When considering my own literature base and why it is not represented in the Handbook, I realise that much of it is not published in peer-reviewed journals. Therefore, it does not meet the criteria used for “scholarly research” used in the Handbook, thus, limiting the relevance of the Handbook for me. Also, relevant papers may not emphasise distance education, because they are more concerned with workplace learning, or flexibility, or labour market needs.  The chapter on corporate education acknowledges this challenge, outlining three different key sources of research for distance education in the workplace. They clarify that they have primarily reported findings from peer reviewed publications; have included some findings from applied research done by professional and trade associations, think tanks and trade publications; and have excluded research by private analysts for investment purposes.

Having said all this, the Handbook brings together a significant body of research from which every distance education practitioner can benefit.

The theoretical frameworks and instructional design strategy sections are universally helpful. While they tend to have been derived from Western higher education cultural contexts, they offer frameworks and strategies which have been proven somewhere. These theoretical frameworks provide a base from which to apply theory in practice, generate hypotheses for research, and test their relevance and reliability in other cultural settings — both in different countries and in different education sectors. 

Similarly, the topics in the section on teaching and learning offer useful starting points for researchers and practitioners in other regions of the world, and for other education sectors. This is a rich section which offers an interesting range of things that others have deemed worthy of research, as well as their conclusions, thus far, and references for deeper understanding. It seems reasonable to assume that factors such as cognitive load, motivation, persistence, scaffolding, and how to develop social, cognitive and teaching presence will be relevant across contexts, even though the specifics of how to do this well are likely to be different depending on culture and education setting.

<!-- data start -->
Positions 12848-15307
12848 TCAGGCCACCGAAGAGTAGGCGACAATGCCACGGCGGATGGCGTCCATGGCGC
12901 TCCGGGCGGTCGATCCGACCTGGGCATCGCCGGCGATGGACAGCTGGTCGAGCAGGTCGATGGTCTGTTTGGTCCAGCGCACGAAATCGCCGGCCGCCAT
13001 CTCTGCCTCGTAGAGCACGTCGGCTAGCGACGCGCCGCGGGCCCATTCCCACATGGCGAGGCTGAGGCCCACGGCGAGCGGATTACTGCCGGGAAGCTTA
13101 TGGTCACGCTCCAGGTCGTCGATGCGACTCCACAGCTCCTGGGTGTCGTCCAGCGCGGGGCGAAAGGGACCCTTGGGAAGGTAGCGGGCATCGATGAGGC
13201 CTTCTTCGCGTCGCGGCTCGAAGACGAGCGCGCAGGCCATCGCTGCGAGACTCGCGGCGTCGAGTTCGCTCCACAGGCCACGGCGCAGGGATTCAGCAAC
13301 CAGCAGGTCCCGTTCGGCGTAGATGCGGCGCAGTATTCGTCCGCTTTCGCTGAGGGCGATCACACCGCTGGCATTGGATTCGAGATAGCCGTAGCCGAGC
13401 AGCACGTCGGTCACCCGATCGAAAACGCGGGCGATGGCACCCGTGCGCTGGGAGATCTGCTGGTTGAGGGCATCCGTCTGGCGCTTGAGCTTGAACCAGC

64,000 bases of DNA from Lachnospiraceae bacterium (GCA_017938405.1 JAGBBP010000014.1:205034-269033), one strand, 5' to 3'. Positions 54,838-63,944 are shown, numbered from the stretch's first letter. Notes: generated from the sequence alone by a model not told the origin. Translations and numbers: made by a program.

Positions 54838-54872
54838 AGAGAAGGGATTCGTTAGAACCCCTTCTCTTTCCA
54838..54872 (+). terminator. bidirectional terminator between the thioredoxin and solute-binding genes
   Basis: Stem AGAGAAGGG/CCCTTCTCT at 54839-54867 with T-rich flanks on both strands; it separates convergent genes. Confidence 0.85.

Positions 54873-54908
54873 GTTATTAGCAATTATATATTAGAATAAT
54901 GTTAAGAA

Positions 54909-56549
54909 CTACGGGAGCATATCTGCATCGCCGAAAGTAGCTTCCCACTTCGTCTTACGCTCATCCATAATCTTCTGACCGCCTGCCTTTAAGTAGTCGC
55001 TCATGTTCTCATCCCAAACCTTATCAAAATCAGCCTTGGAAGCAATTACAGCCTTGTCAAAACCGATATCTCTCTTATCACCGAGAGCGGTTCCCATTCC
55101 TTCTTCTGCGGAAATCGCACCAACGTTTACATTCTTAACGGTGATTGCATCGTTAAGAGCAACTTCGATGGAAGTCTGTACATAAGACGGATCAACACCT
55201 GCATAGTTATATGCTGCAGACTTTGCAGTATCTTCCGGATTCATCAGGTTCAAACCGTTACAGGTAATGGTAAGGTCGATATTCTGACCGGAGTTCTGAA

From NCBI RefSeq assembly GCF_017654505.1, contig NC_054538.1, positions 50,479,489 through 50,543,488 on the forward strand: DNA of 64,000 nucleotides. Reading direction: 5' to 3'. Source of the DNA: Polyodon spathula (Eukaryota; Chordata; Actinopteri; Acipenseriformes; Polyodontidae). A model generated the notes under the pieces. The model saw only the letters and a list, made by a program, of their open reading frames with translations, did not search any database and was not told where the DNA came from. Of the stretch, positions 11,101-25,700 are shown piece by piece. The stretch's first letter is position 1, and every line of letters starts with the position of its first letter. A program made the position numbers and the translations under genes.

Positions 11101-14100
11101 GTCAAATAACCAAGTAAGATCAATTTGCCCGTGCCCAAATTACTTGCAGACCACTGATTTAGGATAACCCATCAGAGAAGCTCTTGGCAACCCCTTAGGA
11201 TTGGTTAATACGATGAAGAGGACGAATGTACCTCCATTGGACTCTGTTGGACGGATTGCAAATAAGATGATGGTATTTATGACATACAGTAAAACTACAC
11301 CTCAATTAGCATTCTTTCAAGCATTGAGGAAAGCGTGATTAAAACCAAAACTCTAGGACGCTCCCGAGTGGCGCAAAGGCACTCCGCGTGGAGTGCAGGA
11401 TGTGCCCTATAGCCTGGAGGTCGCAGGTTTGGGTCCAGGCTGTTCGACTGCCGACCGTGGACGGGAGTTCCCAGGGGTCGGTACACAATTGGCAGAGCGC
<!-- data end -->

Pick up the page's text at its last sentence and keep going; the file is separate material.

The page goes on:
Part 3 acknowledges that the research is limited, even in the North American higher education sector, for topics related to management and administration. However, again, what is there gives useful frameworks for thinking about such topics as leadership or strategic planning. Again, in Part 4, the individual chapters are a once-over, light inspection for the specific education and training sector or region under discussion but they do provide a good starting point for those who see themselves there. 

So, in conclusion, the Handbook does an excellent job of sharing the United States’ higher education case study. Like any case study, there is much to learn from it. It provides a solid starting point for distance educators working with the 92% of the world’s population living outside North America and the growing number of educators using distance learning with the 93% of the world’s population not attending university. Distance education is crucial in solving the education challenges facing these populations. My hope is that distance education researchers can increasingly work within diverse contexts to build a broader body of scholarly literature, so that in the fifth edition of the Handbook, readers from across the world in K-12, TVET, and corporate settings, as well as higher education, can identify sources relevant to their particular needs.

Reviewed by:

Ms Terry Neal, Education Specialist, Technical, Vocational and Skills Development (TVSD), Commonwealth of Learning, Burnaby, Canada. Email: tneal@col.org

 

Cite this paper as Neal, T. (2019). Book Review: Handbook of Distance Education, (4th ed.). Edited by M. G. Moore & W. C. Diehl. Journal of Learning for Development 6(3), 287-290.